A South Sound woman started the nonprofit Homestead to help the growing number of homeless youth in Pierce County.
“They're victims really of maybe a dysfunctional family or maybe dysfunctional situations," Sue Braaten said.
There's a growing number of homeless youth in Pierce County with a limited number of safe shelters where they can go.
With the help of a significant financial donation, Braaten and her Homestead team bought a property to house young homeless women in Tacoma.
They received furniture donations and others resources and opened the home in January. They connected with REACH in Tacoma to find young women in need.
Five young women moved in this year, including 19-year-old Naya Delfin.
"I wasn't living; I was surviving. I was just making it out there," she said.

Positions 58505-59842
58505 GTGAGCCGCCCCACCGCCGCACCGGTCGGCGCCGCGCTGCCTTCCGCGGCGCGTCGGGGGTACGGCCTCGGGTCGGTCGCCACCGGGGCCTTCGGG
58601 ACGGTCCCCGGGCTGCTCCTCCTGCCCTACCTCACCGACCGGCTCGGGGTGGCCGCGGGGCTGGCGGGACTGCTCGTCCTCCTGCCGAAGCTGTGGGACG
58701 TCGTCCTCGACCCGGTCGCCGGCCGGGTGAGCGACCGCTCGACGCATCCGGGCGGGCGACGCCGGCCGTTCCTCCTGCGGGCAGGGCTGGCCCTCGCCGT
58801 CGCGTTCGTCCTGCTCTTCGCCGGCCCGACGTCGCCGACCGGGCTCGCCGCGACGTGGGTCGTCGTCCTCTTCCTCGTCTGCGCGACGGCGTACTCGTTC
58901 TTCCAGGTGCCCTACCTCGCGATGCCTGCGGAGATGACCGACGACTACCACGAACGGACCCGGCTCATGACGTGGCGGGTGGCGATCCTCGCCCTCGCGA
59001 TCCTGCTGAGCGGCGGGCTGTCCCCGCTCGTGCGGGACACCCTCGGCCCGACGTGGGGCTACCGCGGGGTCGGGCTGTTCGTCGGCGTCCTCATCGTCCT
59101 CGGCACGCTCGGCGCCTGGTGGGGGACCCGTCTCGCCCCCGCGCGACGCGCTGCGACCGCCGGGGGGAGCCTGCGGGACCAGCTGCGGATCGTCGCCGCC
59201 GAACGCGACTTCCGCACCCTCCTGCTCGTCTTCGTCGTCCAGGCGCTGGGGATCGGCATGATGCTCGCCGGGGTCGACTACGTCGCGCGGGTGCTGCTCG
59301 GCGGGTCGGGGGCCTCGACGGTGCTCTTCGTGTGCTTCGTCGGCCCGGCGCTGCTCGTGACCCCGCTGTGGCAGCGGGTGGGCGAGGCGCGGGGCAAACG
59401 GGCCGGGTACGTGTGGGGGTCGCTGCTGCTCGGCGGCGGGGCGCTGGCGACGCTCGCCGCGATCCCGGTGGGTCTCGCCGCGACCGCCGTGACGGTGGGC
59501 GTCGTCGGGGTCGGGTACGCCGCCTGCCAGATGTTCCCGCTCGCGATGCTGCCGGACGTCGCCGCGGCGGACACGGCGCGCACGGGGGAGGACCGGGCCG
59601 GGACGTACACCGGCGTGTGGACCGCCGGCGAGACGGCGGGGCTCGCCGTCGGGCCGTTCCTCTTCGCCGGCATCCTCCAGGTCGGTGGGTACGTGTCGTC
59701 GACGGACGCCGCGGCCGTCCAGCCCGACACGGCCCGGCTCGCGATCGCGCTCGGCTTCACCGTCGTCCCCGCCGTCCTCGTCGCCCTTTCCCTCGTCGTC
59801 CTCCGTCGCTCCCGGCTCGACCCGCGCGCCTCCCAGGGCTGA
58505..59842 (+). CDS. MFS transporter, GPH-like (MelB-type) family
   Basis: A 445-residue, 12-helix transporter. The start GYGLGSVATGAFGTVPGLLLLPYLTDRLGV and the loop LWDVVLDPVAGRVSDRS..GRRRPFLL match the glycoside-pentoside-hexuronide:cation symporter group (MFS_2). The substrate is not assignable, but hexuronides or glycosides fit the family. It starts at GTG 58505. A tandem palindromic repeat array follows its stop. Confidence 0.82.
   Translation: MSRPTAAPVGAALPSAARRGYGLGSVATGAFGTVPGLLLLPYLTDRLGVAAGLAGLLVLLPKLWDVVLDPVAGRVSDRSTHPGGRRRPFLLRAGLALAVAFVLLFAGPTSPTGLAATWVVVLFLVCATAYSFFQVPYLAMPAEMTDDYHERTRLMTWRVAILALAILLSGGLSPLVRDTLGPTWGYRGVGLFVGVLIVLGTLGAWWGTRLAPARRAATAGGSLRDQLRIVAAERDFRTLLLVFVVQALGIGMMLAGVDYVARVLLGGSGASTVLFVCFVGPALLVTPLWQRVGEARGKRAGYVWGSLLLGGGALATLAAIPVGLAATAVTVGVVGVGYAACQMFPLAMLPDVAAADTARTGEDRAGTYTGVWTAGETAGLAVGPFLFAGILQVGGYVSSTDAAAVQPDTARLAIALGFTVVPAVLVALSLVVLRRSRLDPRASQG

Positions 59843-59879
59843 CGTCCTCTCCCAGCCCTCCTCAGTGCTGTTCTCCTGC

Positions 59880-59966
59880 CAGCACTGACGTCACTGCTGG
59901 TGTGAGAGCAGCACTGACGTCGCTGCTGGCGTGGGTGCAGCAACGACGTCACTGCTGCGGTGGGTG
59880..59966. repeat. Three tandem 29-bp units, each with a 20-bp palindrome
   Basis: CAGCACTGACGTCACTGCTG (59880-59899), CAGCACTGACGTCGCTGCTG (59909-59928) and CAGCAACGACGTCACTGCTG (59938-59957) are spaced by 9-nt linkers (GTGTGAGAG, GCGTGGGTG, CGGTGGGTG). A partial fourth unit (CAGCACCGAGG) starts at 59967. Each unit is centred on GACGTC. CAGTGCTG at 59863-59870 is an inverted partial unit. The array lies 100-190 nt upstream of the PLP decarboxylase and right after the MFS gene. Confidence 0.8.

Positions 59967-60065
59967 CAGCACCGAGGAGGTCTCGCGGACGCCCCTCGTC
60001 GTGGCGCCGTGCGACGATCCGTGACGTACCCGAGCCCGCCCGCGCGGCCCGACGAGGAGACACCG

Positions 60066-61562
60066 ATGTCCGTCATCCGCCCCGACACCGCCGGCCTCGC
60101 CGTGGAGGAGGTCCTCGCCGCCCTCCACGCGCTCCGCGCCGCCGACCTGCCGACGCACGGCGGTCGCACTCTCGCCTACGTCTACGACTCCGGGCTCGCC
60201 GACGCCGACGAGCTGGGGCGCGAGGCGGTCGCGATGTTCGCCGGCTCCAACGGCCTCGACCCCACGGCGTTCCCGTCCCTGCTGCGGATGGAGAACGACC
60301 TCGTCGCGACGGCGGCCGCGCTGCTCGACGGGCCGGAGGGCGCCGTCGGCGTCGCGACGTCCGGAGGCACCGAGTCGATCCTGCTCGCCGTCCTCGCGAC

Delfiin said she left a physically and emotionally abusive home environment before she was 18.
"I've moved around 16 times in 2016 all over Pierce County and King County," Delfin said.
Her story is similar to her friend, 18-year-old Sienna Trujillo, who also lives in the home after she said her mother kicked her out of their Parkland home when she was 14.
"First I was sleeping on a mat on a floor where there were bugs,” Trujillo said. “Now I'm sleeping on a bed in a bedroom. It's like, ‘What just happened here?’ There are so many kids under the age of 24 trying to get housed. It’s a long process."
The five women sign a lease for a year, and the goal is move them into full independence.
"After you get housed, your goal is to get a job, and then after you get a job and you start having it, you can stay paying 30 percent of your rent," said Delfin.
Both young women said they are working to get their high school diplomas.
In the meantime, they’re thankful they have a safe place to sleep at night.
"Having a roof over my head is definitely great,” said Delfin. “I love knowing I have a place to come home to."
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